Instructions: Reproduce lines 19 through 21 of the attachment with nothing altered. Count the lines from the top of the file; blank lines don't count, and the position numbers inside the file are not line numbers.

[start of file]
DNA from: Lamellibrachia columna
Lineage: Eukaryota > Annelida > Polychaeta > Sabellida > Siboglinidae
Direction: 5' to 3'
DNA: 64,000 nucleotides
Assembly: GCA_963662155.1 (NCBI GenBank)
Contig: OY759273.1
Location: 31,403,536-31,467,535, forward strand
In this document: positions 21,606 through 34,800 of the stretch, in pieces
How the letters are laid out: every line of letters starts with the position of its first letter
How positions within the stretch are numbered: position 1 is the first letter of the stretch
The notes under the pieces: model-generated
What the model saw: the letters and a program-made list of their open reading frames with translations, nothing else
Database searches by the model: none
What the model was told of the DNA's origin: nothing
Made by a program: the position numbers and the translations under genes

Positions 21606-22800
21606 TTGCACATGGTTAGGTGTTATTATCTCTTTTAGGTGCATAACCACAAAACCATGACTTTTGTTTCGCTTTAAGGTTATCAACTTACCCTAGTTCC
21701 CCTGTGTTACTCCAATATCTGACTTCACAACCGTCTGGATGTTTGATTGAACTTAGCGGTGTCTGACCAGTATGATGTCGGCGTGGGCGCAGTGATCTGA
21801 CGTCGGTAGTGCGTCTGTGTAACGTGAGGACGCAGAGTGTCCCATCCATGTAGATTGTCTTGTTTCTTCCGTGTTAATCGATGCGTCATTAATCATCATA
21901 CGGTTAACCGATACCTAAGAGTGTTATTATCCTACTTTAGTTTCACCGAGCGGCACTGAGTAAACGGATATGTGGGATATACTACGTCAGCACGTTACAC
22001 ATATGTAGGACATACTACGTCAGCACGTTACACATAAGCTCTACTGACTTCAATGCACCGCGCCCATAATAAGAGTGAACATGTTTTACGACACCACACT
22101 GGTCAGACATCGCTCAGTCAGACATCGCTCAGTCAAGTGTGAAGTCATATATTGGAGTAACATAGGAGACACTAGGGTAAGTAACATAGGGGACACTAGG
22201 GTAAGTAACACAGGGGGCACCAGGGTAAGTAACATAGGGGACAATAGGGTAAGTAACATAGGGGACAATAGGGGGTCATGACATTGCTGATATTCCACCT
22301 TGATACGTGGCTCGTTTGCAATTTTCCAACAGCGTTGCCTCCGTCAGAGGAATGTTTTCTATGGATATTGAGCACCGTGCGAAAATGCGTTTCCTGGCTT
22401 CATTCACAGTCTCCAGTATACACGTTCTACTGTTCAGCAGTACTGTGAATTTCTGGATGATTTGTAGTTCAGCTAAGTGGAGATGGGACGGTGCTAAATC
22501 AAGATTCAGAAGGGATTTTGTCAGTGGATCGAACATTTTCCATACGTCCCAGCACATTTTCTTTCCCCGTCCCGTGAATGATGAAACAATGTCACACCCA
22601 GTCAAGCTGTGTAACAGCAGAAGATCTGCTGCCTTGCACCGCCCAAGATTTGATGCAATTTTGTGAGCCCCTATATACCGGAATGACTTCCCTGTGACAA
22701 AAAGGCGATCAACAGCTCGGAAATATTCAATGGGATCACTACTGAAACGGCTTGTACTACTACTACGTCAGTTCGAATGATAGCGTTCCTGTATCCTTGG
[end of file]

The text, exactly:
21801 CGTCGGTAGTGCGTCTGTGTAACGTGAGGACGCAGAGTGTCCCATCCATGTAGATTGTCTTGTTTCTTCCGTGTTAATCGATGCGTCATTAATCATCATA
21901 CGGTTAACCGATACCTAAGAGTGTTATTATCCTACTTTAGTTTCACCGAGCGGCACTGAGTAAACGGATATGTGGGATATACTACGTCAGCACGTTACAC
22001 ATATGTAGGACATACTACGTCAGCACGTTACACATAAGCTCTACTGACTTCAATGCACCGCGCCCATAATAAGAGTGAACATGTTTTACGACACCACACT